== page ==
Musings on Tyler Hamilton’s Secret Race, part 1

//Musings on Tyler Hamilton’s Secret Race, part 1

Musings on Tyler Hamilton’s Secret Race, part 1


Hamilton. Secret Race no more.


Just finished the Tyler Hamilton-Daniel Coyle doping tell-all, The Secret Race. Yup, they certainly told all. Tyler Hamilton, Boy Scout Gone Bad!

First off, mandatory reading for anyone who cares to know about what it took to win races in the 90’s. Well-written by Coyle, who wrote (in our opinion) the definitive Armstrong book Armstrong’s s War, the story is a fast and furious and fascinating read.

In no particular order or ranking, a few observations stick out:

Wow, it’s a lot of work to dope! It takes time and energy, significant funding, constant deception (both inward and outward), a sophisticated network and never-ending adjustments to stay ahead of the testing and the competition. On some level you’re almost impressed — not only is the training damn hard, now they have a side job, too.

The details of the doping regime are interesting to read but anyone who ever learned the evidence from the Operacion Puerto doping investigation won’t be scandalized. What sticks out, is the pervasive quality and how matter-of-fact the whole thing was. Which is in its own way staggering. It’s like these guys never thought the secret would ever get out. Every secret comes out, fellas! The fact that Armstrong or anyone else thought they could keep a lid on this is a head shake.

We were also struck by the complicity of the wives and girlfriends. They were willing to play the game and when it comes down to it, what guy wouldn’t propose to Haven? Not only did she look super hot, she had Hamilton’s back until the final bitter end. Haven was a pro. While Sheryl Crowe is playing “see no evil, hear no evil,” for the media, Armstrong’s first wife was apparently in on the game, too. Kicking it with Kik.

Most people are pretty clear that Armstrong was a win at all costs guy, a whatever it takes bike racer, a bad-ass willing to bend or break whatever rules apply if he thought he could win. Still, we were stunned to learn that – according to Hamilton — the Boss had submarined Hamilton –ratting him out to the UCI and getting them to call Hamilton in for questioning. That is not a flattering allegation for Juan Pelota.

Part of that subplot was Hamilton telling us how he learned his former teammate and pal Armstrong was the back-stabber. Floyd Landis told him. It always reminds us of the stupidity of crabby fools who complain “this guy lied once, how do I know he’s telling the truth now?” Setting aside their fundamental misunderstanding of human nature, Hamilton and Landis are the two people I believe most.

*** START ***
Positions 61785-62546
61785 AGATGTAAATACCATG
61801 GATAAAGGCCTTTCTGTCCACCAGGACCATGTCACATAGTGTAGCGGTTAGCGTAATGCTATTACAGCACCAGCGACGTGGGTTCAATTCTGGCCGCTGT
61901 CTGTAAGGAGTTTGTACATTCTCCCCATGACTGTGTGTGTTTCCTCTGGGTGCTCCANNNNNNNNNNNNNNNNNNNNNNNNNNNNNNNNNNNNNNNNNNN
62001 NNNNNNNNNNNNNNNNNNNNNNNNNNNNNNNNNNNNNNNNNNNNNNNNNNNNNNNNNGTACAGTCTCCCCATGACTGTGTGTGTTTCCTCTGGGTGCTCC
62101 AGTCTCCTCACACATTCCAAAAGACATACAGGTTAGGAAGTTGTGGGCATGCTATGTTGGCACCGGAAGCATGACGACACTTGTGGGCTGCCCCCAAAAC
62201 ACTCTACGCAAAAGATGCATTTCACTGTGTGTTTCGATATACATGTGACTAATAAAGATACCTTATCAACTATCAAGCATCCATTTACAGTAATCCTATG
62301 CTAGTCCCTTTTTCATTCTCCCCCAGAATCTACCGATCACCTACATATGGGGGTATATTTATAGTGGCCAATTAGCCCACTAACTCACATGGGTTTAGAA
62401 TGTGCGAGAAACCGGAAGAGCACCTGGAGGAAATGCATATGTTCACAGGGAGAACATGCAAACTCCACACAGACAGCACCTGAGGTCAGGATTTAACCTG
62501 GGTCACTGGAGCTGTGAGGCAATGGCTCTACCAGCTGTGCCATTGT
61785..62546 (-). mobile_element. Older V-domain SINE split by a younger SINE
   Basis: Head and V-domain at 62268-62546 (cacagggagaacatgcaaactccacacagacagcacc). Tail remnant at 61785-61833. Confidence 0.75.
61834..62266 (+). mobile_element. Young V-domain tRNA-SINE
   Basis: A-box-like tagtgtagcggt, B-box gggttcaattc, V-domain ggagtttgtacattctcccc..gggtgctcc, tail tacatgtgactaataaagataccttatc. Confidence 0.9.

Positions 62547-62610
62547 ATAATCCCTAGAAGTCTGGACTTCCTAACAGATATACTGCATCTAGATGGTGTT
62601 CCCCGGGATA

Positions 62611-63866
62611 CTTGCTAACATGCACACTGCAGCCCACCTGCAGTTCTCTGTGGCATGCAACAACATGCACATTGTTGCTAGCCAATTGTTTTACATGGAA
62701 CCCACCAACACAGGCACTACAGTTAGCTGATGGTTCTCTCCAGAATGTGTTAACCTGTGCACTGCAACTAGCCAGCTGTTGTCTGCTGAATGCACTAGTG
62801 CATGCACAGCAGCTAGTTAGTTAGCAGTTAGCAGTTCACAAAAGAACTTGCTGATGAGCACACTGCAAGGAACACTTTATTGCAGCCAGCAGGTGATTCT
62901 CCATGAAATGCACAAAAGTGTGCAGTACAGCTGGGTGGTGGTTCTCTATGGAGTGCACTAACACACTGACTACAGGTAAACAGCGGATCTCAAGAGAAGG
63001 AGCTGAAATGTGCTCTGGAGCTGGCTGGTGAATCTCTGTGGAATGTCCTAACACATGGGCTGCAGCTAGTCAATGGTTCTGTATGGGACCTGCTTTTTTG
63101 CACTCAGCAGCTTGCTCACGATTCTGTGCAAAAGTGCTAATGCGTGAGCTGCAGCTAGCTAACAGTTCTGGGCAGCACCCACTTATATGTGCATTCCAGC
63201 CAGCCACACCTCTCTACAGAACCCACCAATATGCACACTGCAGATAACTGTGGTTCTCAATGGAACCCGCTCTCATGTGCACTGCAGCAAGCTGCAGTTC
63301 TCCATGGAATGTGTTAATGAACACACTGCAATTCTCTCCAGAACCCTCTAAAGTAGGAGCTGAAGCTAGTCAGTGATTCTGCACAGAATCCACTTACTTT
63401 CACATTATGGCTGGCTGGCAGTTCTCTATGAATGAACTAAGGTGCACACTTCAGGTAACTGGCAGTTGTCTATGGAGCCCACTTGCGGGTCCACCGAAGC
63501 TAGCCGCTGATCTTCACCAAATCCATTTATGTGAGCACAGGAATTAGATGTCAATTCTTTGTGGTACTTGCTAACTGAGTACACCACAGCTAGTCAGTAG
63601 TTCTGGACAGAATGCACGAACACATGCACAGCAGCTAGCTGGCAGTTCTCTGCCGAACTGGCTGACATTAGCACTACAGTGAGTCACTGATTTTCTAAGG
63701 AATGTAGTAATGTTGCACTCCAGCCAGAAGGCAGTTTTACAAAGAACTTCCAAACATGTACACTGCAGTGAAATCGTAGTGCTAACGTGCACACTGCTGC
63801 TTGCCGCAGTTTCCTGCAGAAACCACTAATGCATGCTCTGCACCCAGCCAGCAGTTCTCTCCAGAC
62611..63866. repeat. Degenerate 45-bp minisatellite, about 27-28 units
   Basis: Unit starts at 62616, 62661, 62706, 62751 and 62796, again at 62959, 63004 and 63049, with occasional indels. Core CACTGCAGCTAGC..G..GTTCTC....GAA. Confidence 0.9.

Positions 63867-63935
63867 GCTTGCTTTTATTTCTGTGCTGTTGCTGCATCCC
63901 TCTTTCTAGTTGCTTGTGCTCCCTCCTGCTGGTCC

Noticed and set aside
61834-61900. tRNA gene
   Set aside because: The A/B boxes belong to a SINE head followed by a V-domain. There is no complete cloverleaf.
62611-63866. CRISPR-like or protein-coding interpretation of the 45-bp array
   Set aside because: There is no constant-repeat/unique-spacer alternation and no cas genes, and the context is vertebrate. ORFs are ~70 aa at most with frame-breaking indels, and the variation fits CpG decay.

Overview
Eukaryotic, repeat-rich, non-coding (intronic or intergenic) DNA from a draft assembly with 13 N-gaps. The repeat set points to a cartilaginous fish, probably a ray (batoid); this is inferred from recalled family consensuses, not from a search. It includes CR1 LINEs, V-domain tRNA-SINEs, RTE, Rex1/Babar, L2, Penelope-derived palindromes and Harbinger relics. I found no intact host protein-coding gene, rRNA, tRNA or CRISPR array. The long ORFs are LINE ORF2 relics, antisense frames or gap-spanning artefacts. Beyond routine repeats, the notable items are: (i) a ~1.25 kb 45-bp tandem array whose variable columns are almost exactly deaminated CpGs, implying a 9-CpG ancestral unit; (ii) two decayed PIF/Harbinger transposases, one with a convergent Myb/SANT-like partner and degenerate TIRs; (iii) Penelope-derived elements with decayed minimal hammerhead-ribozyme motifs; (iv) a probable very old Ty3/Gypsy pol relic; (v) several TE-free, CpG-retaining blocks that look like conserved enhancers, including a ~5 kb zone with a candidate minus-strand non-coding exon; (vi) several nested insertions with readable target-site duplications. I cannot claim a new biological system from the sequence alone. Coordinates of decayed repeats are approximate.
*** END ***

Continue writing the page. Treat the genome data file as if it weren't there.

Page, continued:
Note that they’re essentially both puritans — the Mennonite Landis and the son of “always tell the truth” parents, hardworking folks from the Northeast. There are two guys with an ingrained moral compass. They might swing wildly off course, but they return with a vengeance. It’s no surprise that these are the two guys — not Leipheimer or Hincapie or Vande Velde — who were the ones that went all the way, nothing held back, the dirty truth and nothing but.

We also found Hamilton’s portrayal of George Hincapie to be fairly gentle. While explaining that Big George was doing the full program on doping when he rode for US Postal, Hamilton still goes easy. Proof that being an essentially nice guy and down-to-earth will always pay dividends even when the truth comes out. You should have seen and heard the adoring sendoff the crowd in Denver gave Hincapie on his last day before retirement. There’s a wonderful moment when somebody on the team pushes George for help dealing with the doping conundrum and George just gives him a simple Zen response — “you’ll just have to work it out for yourself.”

Perhaps it’s just a smart move on his part — but then again pointless given the accusations — but Hamilton writes a number of times of feeling bad for Lance on a personal level. That he has to suffer through all this. Twisted Spoke feels the same way. Lance is still a king in our book — if everyone is clean, he wins seven times, if everyone is doped, he wins again, seven times. The best of the best. The truth is, we pretty much all feel bad for Lance. Yes, he cheated but he’s still a helluva guy and a master fund raiser.